- Respect the options and behaviors of others. Accept that people are not all alike and learn to celebrate your differences. Most situations do not involve a single right or wrong answer.
- Be open minded. Just because at first you are sure that that you are right, do not close the door to other possibilities. Look at the other’s point of view. Be open to change—even when that means accepting constructive criticism.
- Calm down. You can’t work together to resolve a conflict while you’re still feeling strong emotions. Agree with the other to wait until you’re both able to discuss it without strong emotions.
- Recognize the value of compromise. Even if you disagree after calmly talking over an issue, accept that as a human reality and understand that a compromise may be necessary in order to get along with others.
With the right attitude, you can then work together to resolve the issue. This process depends on good communication:
- Listen. Don’t simply argue for your position, but listen carefully to what the other says. Pay attention to their body language as you try to understand their point of view and ask questions to ensure that you do. Paraphrase what you think you hear to give the other a chance to correct any misunderstanding.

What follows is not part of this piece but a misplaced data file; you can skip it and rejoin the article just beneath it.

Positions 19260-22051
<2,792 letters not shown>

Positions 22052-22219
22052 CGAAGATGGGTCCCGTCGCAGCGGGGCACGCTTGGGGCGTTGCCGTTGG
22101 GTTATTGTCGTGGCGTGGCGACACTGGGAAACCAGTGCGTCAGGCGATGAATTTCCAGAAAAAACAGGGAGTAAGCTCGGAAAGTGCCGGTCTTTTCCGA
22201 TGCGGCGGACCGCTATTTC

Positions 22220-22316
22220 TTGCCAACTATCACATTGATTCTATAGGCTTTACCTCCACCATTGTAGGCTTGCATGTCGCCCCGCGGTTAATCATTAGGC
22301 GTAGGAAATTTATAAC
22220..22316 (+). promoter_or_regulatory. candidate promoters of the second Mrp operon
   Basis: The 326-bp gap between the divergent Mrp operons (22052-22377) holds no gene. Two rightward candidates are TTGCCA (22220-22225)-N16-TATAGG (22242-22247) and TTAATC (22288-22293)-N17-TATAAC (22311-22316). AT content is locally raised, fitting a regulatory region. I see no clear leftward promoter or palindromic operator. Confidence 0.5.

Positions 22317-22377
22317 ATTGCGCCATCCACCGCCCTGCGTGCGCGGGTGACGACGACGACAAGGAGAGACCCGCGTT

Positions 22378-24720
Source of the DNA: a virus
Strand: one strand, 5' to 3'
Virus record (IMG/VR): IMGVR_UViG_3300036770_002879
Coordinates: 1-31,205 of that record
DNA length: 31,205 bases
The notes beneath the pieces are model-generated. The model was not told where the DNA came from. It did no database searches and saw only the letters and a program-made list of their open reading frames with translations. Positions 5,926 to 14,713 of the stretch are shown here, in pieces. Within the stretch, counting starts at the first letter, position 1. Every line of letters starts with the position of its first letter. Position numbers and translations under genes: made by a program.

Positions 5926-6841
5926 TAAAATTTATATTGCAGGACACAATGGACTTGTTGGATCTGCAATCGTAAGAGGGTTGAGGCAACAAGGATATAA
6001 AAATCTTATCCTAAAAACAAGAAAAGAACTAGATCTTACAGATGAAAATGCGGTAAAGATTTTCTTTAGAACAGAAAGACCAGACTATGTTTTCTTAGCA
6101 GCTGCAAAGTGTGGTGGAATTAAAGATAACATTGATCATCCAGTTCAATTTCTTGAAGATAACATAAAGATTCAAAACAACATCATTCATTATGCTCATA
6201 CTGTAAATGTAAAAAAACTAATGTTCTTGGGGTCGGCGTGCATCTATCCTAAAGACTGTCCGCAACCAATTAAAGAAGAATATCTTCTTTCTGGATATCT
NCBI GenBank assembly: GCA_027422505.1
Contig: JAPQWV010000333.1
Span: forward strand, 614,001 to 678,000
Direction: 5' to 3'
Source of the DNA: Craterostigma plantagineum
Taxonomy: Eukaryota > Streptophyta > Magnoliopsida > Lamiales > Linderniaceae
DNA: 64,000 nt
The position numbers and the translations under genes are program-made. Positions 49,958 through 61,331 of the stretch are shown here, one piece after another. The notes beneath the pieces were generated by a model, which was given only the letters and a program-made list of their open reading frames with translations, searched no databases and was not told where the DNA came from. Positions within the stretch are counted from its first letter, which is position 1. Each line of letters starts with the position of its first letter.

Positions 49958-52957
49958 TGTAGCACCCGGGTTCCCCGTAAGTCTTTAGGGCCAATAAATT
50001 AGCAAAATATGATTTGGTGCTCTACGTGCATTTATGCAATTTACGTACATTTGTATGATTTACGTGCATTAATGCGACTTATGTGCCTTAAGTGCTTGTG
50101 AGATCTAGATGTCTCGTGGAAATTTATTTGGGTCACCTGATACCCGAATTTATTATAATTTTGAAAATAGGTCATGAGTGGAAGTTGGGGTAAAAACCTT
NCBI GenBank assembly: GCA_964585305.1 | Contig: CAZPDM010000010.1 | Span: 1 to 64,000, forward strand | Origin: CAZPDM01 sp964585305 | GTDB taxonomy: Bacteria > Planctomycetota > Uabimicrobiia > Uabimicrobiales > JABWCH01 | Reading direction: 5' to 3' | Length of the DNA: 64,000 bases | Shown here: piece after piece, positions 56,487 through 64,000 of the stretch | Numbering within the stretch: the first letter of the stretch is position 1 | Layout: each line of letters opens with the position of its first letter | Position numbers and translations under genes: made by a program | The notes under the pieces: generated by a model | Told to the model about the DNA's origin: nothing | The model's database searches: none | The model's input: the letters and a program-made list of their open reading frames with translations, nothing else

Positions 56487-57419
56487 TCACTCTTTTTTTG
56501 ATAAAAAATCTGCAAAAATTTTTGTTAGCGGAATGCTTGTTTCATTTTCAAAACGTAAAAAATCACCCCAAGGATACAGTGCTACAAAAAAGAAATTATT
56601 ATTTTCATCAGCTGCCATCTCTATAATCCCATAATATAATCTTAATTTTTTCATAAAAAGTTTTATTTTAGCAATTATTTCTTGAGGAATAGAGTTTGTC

- Use “I statements” rather than “you statements.” Explain your point of view about the situation in a way that does not put the other person on the defensive and evoke emotions that make resolution more difficult. Don’t say, “You’re always playing loud music when I’m trying to study.” Instead, say, “I have difficulty studying when you play loud music, and that makes me frustrated and irritable.” Don’t blame the other for the problem—that would just get emotions flowing again.